In any construction project, whether it’s building a new home or renovating your kitchen, it’s important to know how much things will cost. And it’s even better to know you won’t go over budget.
That last point is key, as construction prices increase and the cost of materials goes up. Predicting how much a project will cost a year from now can be difficult.
Knowing that, New Hanover County decided to use the model of Construction Manager at Risk (CMAR) for two current construction projects: the Health and Human Services building that is being constructed on Greenfield Street (to house the consolidated departments of Public Health and Social Services); and the Juvenile Justice Building that will be constructed on Fourth Street over the next two years.
By using the CMAR model, the county secures a construction manager early in the design process to deliver each project within a guaranteed maximum price, based on the construction documents and specifications at the time of the contract. So any costs exceeding that guaranteed maximum price (that are outside of any change orders) are the financial liability of the CMAR. This gives the county a higher level of cost control from the start.
This process has worked incredibly well for the new Health and Human Services building, which is projected to be fully complete, with Social Services and Public Health staff moved in, by early 2020. I am looking forward to its completion because it will provide more convenience for customers and create greater efficiencies in the services we offer to our community.
Monteith Construction Corporation is the CMAR for that project, so they have assumed the financial liability if things get off course. But the building is on track and has actually moved along quicker than originally anticipated, even with delays from Hurricane Florence.
It also appears that it will be on, or possibly under, the project’s budget of $23 million. This is good news for New Hanover County and our tax payers, especially considering we received $19 million from NHRMC for the sale of the Health Department property to help offset the cost of this project.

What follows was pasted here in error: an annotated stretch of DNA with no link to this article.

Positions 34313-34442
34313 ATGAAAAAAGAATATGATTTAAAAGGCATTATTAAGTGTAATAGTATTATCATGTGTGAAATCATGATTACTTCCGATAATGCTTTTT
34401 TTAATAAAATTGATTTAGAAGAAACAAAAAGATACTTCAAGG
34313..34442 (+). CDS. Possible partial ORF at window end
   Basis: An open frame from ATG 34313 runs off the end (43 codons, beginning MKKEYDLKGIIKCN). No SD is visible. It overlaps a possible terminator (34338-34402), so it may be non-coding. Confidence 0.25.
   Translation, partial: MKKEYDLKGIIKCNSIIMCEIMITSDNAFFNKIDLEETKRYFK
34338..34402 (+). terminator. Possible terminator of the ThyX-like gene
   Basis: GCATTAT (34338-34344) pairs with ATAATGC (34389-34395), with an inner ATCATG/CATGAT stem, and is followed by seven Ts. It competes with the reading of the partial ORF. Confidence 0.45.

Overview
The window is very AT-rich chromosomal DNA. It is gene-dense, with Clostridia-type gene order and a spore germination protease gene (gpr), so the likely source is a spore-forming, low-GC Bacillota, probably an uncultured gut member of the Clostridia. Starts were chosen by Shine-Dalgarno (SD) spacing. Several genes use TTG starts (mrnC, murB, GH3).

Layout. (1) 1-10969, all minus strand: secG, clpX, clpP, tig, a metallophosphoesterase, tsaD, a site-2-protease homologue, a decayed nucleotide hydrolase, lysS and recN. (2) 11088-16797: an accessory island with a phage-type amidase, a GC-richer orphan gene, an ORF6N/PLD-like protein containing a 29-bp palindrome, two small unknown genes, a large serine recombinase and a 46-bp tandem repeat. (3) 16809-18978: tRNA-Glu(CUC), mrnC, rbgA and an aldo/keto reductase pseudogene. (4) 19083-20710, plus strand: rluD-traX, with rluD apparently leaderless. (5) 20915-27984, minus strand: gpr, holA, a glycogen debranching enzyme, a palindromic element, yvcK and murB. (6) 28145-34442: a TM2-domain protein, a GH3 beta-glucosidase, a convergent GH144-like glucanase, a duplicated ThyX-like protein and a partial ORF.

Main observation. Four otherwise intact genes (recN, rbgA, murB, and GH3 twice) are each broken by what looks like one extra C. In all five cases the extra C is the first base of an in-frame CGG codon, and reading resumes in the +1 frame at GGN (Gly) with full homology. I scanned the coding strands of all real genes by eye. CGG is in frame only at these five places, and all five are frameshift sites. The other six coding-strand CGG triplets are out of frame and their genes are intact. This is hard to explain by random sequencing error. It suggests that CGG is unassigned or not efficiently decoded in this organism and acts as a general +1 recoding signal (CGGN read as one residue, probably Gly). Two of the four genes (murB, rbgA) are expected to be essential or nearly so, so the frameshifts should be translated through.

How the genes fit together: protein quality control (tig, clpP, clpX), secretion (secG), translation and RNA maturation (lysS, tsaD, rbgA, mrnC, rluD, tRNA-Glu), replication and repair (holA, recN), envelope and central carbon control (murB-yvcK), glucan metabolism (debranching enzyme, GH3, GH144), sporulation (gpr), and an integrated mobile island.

The other CMAR project the county has underway is a new Juvenile Justice Building that will replace the current facility on Fourth Street. The new building will be three stories and 35,000 square feet, and will house court and support functions related to the juvenile court system.
New Hanover County has contracted with Bordeaux Construction Company as the CMAR to ensure the project comes in on budget. The county is working now to finalize construction documents and permitting, so that a final budget can be confirmed and the guaranteed maximum price can be established.
This building has become a priority for the county because in 2017, North Carolina Legislators passed the “Raise the Age” law, meaning that nonviolent offenses alleged to have been committed by 16 and 17 year olds will be heard in juvenile court instead of automatically charging these teens as adults.
This law goes into effect in December of this year and will necessitate increased service requirements for the juvenile court system. With the anticipated growth, this new building – which is expected to be complete in early 2021 – will allow our court system to efficiently and effectively serve those teens.
Both of these projects are important to our community. They will help to ensure we are serving our residents in facilities that are functional, easy to maintain, and relevant well into the future. And by using the CRAM model, we are minimizing the county’s risks and ensuring your tax dollars are invested wisely.
New Hanover County continues to lead in our innovative business practices and stewardship of taxpayer resources – and these two projects are prime examples of that.
New Hanover County is committed to progressive public policy, superior service, courteous contact, judicious exercise of authority, and sound fiscal management to meet the needs and concerns of our citizens today and tomorrow. See more at http://www.nhcgov.com.
Cece Nunn - Jul 15, 2019
Christina Haley O'Neal - Jul 15, 2019
Cheryl L. Serra - Jul 15, 2019
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